I'm pretty new to the track bike / fixie thing although I've been looking into building a frame for over a year now. It looks like a feasible option at this point and I think it's a good starting point as far as learning to weld. The owner of the shop I work at used to build custom steel bikes (insanely nice stuff) back in the day and he'd be showing me the basics.
I want a commuter fixie that can take a beating. Not looking to do barspins and freestyle stuff (although I've got a BMX background), just something that will feel relatively solid and confidence inspiring.
Are there any bikes out there that have a sort of "baseline" geo that would be good to copy? I know for downhill mountain bikes, the Iron Horse Sunday is the bike that everything else is sort of measured against and I'm wondering if there's an equivalent in the track / fixie domain.
The Brooklyn Gangster looks like EXACTLY the kind of bike I want. Durable, geometry somewhat in the middle of the road as far as race vs. freestyle, and almost as importantly, aesthetically pleasing. I would maybe like a little less of an over-built characteristic (probably some cheap-ish moderately butted steel, brazed, no pierced ST, basic track dropouts).
Opinions? Suggestions? Resources I should look into? I'm totally new to the whole thing so any help would be appreciated. Thanks!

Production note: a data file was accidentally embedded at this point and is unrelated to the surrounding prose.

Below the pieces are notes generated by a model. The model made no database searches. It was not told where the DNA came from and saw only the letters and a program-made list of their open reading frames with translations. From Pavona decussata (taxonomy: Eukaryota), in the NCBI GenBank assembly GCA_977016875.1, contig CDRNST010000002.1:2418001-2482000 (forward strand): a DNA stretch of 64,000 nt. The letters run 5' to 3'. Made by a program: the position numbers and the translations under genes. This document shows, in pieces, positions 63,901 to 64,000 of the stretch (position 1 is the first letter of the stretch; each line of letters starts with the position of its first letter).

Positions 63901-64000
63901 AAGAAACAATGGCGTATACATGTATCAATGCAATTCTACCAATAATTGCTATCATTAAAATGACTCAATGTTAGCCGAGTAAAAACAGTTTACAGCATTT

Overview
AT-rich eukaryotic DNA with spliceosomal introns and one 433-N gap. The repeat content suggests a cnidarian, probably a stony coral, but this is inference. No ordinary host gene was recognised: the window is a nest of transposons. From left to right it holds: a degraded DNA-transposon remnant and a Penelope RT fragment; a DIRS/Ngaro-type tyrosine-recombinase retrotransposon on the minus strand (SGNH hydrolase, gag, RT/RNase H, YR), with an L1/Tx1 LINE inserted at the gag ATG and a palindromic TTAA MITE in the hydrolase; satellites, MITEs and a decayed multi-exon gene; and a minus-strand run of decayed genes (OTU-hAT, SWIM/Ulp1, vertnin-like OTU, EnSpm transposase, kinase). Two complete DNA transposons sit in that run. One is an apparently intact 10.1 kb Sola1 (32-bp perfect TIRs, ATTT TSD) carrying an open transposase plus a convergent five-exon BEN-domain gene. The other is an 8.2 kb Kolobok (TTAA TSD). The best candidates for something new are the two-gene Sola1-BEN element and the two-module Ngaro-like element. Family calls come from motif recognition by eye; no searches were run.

for a commuter, you're going to want clearance for 38s or 32s with fenders, rack and fender braze-ons, probably a 73-74 HTA, and a 4-5cm BB drop so people can run the cranks they need to for their size. size it "long" instead of "tall" for more fit variety.
for what it's worth, the BMW gangster isn't that middle-of-the road; they designed it as a durable frame that would barspin a 700c. i'd call it closer to the trick riding end of the spectrum.
When I say "commuter" I just mean something that will get me to work a mile away and be fun to mess around on. Living in SoCal desert means no fenders then. No rack either since I don't ever ride loaded up.
Chase, is a 73-74 HT and 4-5cm BB drop pretty "standard" geo? I think I want something that will be just a bit more relaxed and street-oriented than a normal track racing bike, but still retain a quick feel.
I looked into the Brooklyn more and it's definitely not what I'd want. Too overbuilt and silly sizing.
73 parallel is the classic road geometry, while tracks can go up to 75 HTA. 80s crit bikes often had a 73.5 to 74 degree head angle for agile handling. 5cm bb drop isn't out of the ordinary for a track frame; certain production frames are in that range. the advantage of welding or fillet brazing is you're not constrained by the geometry of a lugset.